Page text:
[Note: Some details have been omitted or replaced by ‘xxxx’ for Internet distribution.]
The following interviews are with villagers from Dta Greh Township in Pa’an District of Karen State. (In Burmese, Dta Greh is called Pain Kyone and SLORC considers it to be in Hlaing Bwe township.) The area is 40-50 km. northeast of Pa’an, just west of the Dawna Range and the Thai border. SLORC (Burmese military junta), DKBA (Democratic Karen Buddhist Army, allied to SLORC), and KNU (Karen National Union, fighting SLORC and DKBA) forces all operate in the area, and the villagers are caught in the middle, having their livestock killed and their money extorted from them by all 3 groups. Furthermore, anyone or any village suspected of helping one group is certain to be punished by one of the others, including the possibility of executions or destruction of the village. SLORC in particular has a policy of relocating and destroying villages which have the potential to provide voluntary or involuntary support to KNU forces. As part of this policy, in Dta Greh township SLORC ordered the villages of Ta Ku Klaw and Kwee Pa Taw to relocate to Naw Ter Hta in January, while Noh Law Bler village was ordered to move to Tee Per. Then in May, Tee Po Lay Kee and K’Law Lu villages were ordered to move to Tee Per and these villages were immediately burned down by SLORC and DKBA forces.
Villagers who moved to Tee Per as ordered found that no food or facilities were provided, and that they were being used to build a new SLORC Army camp in the village. Most of the families fled into hiding in the jungle and are now struggling to survive, while some headed for the refugee camps of Thailand. Their feelings on the situation in their area and on their own personal situation are clear from their testimonies below. Their names have been changed and some details omitted to protect them. All false names are enclosed in quotes.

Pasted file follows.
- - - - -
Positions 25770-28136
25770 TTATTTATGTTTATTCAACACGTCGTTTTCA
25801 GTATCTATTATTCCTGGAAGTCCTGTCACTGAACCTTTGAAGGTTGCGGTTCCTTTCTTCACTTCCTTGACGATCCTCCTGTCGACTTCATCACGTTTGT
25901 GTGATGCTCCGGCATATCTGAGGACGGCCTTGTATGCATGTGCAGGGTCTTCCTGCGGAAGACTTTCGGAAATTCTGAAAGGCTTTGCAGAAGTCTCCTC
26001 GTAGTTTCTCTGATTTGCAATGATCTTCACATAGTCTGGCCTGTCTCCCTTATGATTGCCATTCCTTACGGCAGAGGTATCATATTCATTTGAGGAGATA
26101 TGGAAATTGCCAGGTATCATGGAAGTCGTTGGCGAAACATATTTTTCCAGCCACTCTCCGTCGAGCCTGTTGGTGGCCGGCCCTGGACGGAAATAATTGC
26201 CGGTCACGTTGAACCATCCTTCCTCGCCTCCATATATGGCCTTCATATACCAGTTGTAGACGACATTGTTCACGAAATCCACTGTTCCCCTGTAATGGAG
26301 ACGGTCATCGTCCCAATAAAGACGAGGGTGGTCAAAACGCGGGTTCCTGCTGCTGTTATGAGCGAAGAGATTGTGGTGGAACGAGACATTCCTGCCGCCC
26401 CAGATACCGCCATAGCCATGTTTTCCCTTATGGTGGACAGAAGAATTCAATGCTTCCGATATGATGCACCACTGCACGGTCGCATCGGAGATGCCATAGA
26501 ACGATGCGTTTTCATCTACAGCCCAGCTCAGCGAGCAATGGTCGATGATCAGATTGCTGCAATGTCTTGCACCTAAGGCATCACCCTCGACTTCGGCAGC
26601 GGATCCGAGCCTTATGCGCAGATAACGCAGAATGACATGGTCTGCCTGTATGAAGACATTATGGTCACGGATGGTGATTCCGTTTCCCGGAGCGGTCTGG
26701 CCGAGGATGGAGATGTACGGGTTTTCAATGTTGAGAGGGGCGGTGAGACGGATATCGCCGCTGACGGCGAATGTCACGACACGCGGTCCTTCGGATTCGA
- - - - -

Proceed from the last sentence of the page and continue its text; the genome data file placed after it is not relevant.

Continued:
SLORC = State Law & Order Restoration Council, Burma’s ruling military junta
DKBA = Democratic Karen Buddhist Army, Karen group allied with SLORC
Ko Per Baw = ‘Yellow Headbands’, common name used by villagers for DKBA, referring to the yellow scarves they wear
KNU = Karen National Union, main Karen opposition group
KNLA = Karen National Liberation Army, army of the KNU
Ko Per Lah = ‘Green Headbands’, name increasingly used by villagers for KNLA troops, who now wear green scarves to distinguish themselves from DKBA.
Forced relocations (Interviews #1,3), burning villages (#1,3), death of children due to relocation (#3), death threats (#1,2,3), torture (#2), Army camp labour (#1,3), road labour (#1,3), porters (#2), SLORC/DKBA extortion (#1,2,3), SLORC/DKBA stealing food/livestock (#3), KNLA extortion (#1), KNLA stealing livestock (#3).
NAME: "Naw Muh Paw" SEX: F AGE: 22
ADDRESS: Tee Po Lay Kee village, Dta Greh township INTERVIEWED: 9/7/96
I arrived in this refugee camp about 3 weeks ago. From my village 4 families came here. I ran away from SLORC with my uncle at night and stayed in the jungle for one night. Then we left early in the morning for Thailand.